top of page


Connecticut's transportation sector accounts for 40% of all greenhouse gas emissions. Cars, trucks and buses and other vehicles on Connecticut roads account for the majority of greenhouse emissions produced in our state.  A switch to plug-in electric vehicles (EVs), which require no gasoline and emit no tailpipe pollution, is a critical opportunity to slash pollution, create American jobs, reduce oil dependence, and forever change the impact of vehicles on our planet. Improving transit, and making walking and biking safer and more convenient are also changes needed to affect the impact that driving has on our environment and our wellbeing.

About Electric Cars

A fully electric vehicle uses electricity to power a battery. A battery means no gasoline, no dirty oil changes and no more internal combustion engine. Most new fully electric vehicles can drive 70-100 miles on one charge. Plug-in hybrid electric vehicles run on electricity for a certain number of miles, and as their battery runs out of charge, a gasoline powered engine or generator kicks in.

Most EVs are charged at home overnight. Using a 220-volt outlet and charging unit, installed by an electrician, a plug-in hybrid electric recharges in about 100 minutes, and a pure electric vehicle in three to eight hours. A regular 120-volt wall outlet will significantly increase charging times, but is likely sufficient for plug-in hybrids and for fully electric vehicles for some people.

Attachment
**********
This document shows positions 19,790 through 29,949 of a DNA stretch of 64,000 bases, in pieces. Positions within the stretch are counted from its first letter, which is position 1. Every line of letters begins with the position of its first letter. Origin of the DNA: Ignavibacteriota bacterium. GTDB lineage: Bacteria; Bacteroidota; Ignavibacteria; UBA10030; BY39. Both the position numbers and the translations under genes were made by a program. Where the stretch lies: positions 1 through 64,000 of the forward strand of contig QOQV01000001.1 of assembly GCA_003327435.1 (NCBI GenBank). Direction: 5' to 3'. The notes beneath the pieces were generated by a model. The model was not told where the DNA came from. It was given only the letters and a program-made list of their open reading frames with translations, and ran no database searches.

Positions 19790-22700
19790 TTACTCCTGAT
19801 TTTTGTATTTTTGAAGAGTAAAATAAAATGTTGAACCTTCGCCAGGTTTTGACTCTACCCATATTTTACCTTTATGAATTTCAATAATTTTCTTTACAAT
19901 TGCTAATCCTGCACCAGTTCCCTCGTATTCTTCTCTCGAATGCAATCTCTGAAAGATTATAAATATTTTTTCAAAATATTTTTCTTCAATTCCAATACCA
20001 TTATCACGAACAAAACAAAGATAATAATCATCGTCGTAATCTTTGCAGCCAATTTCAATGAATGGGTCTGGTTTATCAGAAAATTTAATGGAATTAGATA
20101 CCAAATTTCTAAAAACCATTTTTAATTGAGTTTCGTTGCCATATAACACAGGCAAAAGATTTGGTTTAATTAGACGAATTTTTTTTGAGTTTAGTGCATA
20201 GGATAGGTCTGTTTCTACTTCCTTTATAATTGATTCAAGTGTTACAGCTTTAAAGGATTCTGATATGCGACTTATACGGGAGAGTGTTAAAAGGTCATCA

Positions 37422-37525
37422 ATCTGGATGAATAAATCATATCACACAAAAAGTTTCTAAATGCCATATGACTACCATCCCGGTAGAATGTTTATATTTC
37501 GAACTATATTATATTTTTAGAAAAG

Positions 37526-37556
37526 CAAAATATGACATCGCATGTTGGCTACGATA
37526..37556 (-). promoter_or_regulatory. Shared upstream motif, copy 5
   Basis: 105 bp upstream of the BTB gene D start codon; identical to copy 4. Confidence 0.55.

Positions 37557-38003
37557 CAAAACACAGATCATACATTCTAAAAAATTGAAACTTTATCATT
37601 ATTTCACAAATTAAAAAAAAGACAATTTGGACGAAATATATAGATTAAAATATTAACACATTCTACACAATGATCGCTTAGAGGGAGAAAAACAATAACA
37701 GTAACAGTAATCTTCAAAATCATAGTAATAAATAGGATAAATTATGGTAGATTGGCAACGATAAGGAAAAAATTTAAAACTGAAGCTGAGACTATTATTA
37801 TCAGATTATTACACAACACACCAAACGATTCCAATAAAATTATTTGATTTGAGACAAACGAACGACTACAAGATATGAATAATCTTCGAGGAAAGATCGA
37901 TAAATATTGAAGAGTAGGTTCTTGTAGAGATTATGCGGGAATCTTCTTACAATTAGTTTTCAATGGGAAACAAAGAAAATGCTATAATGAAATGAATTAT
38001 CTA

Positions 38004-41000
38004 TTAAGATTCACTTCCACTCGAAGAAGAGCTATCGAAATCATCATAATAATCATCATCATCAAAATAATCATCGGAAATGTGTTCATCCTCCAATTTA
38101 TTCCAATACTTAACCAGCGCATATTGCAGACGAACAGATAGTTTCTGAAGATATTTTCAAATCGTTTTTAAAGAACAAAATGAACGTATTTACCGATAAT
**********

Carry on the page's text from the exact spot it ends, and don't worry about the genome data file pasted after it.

Emissions comparison

In every region of the country, carbon emissions from the electricity sources used to power EVs are lower than the emissions from conventional cars (during a full lifecycle analysis). In some areas such the west and east coasts where there are fewer coal plants, emissions are significantly lower for EVs. And that’s today. As we retire more coal plants and bring online cleaner sources of power like wind and solar, the emissions from electric vehicle charging drop even further.

Electric Buses

Electric buses are less expensive, better for public health and better for the environment. Electric school and transit bus fleets are growing rapidly around the United States and the world. They are better for the environment, but their benefits don't end there:

  • A good investment: Electric buses are more expensive to purchase, but less expensive to run and maintain. Electric charging is much more economical than fuel, and there is no need for oil changes or engine maintenance.  Studies show that over the life of an electric bus operating in Connecticut, the overall cost is less than a dirty fossil fuel burning bus.

  • Healthier: Fumes from fossil fuel burning vehicles are known to increase asthma, cancer and heart disease rates. Children’s growing lungs are especially at risk for asthma from dirty air in and around school buses. Electric buses have no tailpipes and emit no pollutants.

  • Clean air equity: Residents of Connecticut’s cities are disproportionally impacted by dirty transit buses.  Electric buses are an important step to ensuring that the air our vulnerable communities breathe is clean.

For more information or to get involved in this effort, please contact Jeff Gross at

bottom of page